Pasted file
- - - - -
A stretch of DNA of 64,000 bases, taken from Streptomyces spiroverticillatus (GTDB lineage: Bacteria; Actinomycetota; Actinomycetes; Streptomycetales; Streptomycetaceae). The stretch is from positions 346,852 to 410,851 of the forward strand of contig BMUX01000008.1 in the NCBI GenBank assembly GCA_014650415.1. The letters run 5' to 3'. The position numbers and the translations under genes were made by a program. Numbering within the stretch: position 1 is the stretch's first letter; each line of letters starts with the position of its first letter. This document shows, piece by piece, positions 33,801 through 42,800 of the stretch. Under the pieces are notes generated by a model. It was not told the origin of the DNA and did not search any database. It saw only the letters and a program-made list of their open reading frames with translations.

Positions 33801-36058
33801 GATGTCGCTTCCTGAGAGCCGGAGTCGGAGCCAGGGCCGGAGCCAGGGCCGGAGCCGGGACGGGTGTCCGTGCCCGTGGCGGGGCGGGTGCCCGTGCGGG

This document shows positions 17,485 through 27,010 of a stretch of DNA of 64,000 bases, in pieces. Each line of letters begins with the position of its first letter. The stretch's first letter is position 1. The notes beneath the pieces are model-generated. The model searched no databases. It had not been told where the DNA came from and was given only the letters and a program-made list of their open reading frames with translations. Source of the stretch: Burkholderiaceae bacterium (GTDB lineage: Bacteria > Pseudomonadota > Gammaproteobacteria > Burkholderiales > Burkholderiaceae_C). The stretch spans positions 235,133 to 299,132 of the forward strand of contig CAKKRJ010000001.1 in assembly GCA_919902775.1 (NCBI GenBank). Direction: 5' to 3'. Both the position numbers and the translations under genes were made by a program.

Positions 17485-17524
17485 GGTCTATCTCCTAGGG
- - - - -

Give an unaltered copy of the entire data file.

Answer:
A stretch of DNA of 64,000 bases, taken from Streptomyces spiroverticillatus (GTDB lineage: Bacteria; Actinomycetota; Actinomycetes; Streptomycetales; Streptomycetaceae). The stretch is from positions 346,852 to 410,851 of the forward strand of contig BMUX01000008.1 in the NCBI GenBank assembly GCA_014650415.1. The letters run 5' to 3'. The position numbers and the translations under genes were made by a program. Numbering within the stretch: position 1 is the stretch's first letter; each line of letters starts with the position of its first letter. This document shows, piece by piece, positions 33,801 through 42,800 of the stretch. Under the pieces are notes generated by a model. It was not told the origin of the DNA and did not search any database. It saw only the letters and a program-made list of their open reading frames with translations.

Positions 33801-36058
33801 GATGTCGCTTCCTGAGAGCCGGAGTCGGAGCCAGGGCCGGAGCCAGGGCCGGAGCCGGGACGGGTGTCCGTGCCCGTGGCGGGGCGGGTGCCCGTGCGGG

This document shows positions 17,485 through 27,010 of a stretch of DNA of 64,000 bases, in pieces. Each line of letters begins with the position of its first letter. The stretch's first letter is position 1. The notes beneath the pieces are model-generated. The model searched no databases. It had not been told where the DNA came from and was given only the letters and a program-made list of their open reading frames with translations. Source of the stretch: Burkholderiaceae bacterium (GTDB lineage: Bacteria > Pseudomonadota > Gammaproteobacteria > Burkholderiales > Burkholderiaceae_C). The stretch spans positions 235,133 to 299,132 of the forward strand of contig CAKKRJ010000001.1 in assembly GCA_919902775.1 (NCBI GenBank). Direction: 5' to 3'. Both the position numbers and the translations under genes were made by a program.

Positions 17485-17524
17485 GGTCTATCTCCTAGGG